Across the nation, many consumers have made adjustments to their grocery lists, opting for organically grown meats and vegetables following recent food-borne illness scares.
Most, however, expressed confidence in the safety of the country's food supply.
"Mad cow doesn't bother me," Ohio State University chemistry professor Barbara Pappas said while stocking up on ground round, steaks and chops at Carfagna's Specialty Foods in Columbus. "The probability is so remote. A person smoking next to me is more dangerous."
The most recent food-related problem to hit the United States came in recent weeks, when bird flu was found in chickens on a South Texas farm. The U.S. Department of Agriculture said it poses little threat to people and is a different virus than the one that has killed at least 22 people in Asia.
The bird flu scare comes on the heels of the United States' first reported case of mad cow disease, which was found in a Holstein from Washington state that was slaughtered Dec. 9.
People who eat processed beef products tainted by mad cow can develop a deadly brain-wasting illness, variant Creutzfeldt-Jakob disease.
Then, last month, a scientific study found that farm-raised salmon contain far more potentially cancer-causing pollutants than wild salmon because their feed is contaminated with it.
In November, three people died and more than 600 were sickened after eating tainted green onions at a Pittsburgh area Chi-Chi's restaurant in the largest single-source hepatitis outbreak in the nation's history.
The coincidental timing of all these food scares has made some consumers think twice about what they eat.
"I feel like eating fruits and vegetables is definitely safer," said Cindy Hader of North Richland Hills, Texas. "But it's a sad situation in our country when people are buying special foods to avoid poisons and toxins."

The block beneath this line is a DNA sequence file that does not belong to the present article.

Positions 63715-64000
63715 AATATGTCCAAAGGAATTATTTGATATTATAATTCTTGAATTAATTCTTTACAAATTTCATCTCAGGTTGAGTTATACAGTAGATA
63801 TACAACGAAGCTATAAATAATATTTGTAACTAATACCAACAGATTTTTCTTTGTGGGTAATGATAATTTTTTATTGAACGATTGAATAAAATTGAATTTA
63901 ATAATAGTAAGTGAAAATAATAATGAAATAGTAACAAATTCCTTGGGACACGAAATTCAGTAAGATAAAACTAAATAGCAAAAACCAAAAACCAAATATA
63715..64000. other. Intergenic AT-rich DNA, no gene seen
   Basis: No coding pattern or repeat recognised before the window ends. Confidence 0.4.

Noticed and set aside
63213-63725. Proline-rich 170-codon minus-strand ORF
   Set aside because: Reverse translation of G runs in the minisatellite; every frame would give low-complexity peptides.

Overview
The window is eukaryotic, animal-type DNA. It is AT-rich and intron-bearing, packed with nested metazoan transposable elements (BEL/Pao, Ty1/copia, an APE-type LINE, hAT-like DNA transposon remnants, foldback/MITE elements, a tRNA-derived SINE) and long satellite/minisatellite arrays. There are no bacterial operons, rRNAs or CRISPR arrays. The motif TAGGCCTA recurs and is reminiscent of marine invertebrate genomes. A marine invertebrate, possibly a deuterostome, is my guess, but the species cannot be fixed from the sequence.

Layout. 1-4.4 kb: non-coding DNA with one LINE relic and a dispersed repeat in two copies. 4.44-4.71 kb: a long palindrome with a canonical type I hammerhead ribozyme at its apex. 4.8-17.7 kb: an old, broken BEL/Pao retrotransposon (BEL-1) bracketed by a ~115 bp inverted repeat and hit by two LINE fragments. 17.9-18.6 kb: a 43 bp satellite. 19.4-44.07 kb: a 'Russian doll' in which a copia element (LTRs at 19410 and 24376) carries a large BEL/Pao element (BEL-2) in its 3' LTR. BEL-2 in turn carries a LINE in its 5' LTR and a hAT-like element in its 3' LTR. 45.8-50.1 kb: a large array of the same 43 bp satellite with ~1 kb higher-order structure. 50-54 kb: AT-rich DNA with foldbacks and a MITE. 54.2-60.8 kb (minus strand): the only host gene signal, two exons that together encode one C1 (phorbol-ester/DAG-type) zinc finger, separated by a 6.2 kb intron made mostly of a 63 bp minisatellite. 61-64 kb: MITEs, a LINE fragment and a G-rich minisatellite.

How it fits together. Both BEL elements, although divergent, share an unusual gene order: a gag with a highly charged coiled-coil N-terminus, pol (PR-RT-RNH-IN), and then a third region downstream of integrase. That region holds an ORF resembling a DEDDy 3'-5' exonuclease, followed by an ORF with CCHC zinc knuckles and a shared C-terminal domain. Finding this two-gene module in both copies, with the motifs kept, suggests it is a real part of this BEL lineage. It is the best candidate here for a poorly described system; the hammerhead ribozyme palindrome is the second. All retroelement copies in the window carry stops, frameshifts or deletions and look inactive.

Hader, a vegetarian for the past 16 years, said she buys organically grown food whenever possible because of fears over pesticides, fertilizers and genetically modified plants.
Reggie James, director of the Consumers Union's southwest region, said fears over mad cow and avian flu have encouraged more consumers to scrutinize how their food is manufactured.
"This is a good thing," he said. "Consumer preference for more wholesomely produced foods could impact food production practices that lead to higher risks and inhumane conditions for animals."
At the New City Market health food store in Des Moines, Iowa, shoppers who said they've always sought organic alternatives were even more confident in their choices now.
"I prefer to know where my food is coming from whenever I can," shopper Stephanie Weisenbach said. "What's happened the last few months -- it's just kind of reaffirmed my decisions."
In Los Angeles, Jasmin Suljic, 27, said he and his girlfriend have been eating less meat and buying more organic produce.
The native of Bosnia said he missed the ease with which he brought fresh milk and produce back home.
"In my country, almost everything was natural. You'd buy milk fresh in the street or at your door," he said.
Some, like Susan Primm of Nashville, Tenn., think the government could do more, especially in the handling of mass-produced chicken and beef.
"I believe it is important for us to raise animals in a healthy way," she said after shopping for groceries. "When animals are not respected and not raised in a healthy way, they get sick."
Surveys since the mad cow case indicate U.S. beef consumption has not fallen.
Speed was key in containing the spread of bird flu at the chicken farm in Gonzales County, Texas. All 6,600 birds in the infected flock were killed, and two live-bird markets in Houston were shut down.
The goal of the public health system is to prevent what can be prevented and to quickly contain what can't, Texas Department of Health spokesman Doug McBride said. "There's no 100 percent guaranteed risk-free situation," he said.
After the mad cow case, the USDA doubled its testing for the brain-wasting disease. The scientific study also recommended that farmers change fish feed and urged consumers to buy wild salmon after it was found that farm-raised salmon had more toxins.
Lester Crawford, acting Food and Drug Administration commissioner, said consumers should feel confident that most of their food is safe to eat.
"The American food supply continues to be among the safest in the world," he said. Better prevention and education practices, fast response to outbreaks and better research "have all contributed to a safe, wholesome, and nutritious food supply."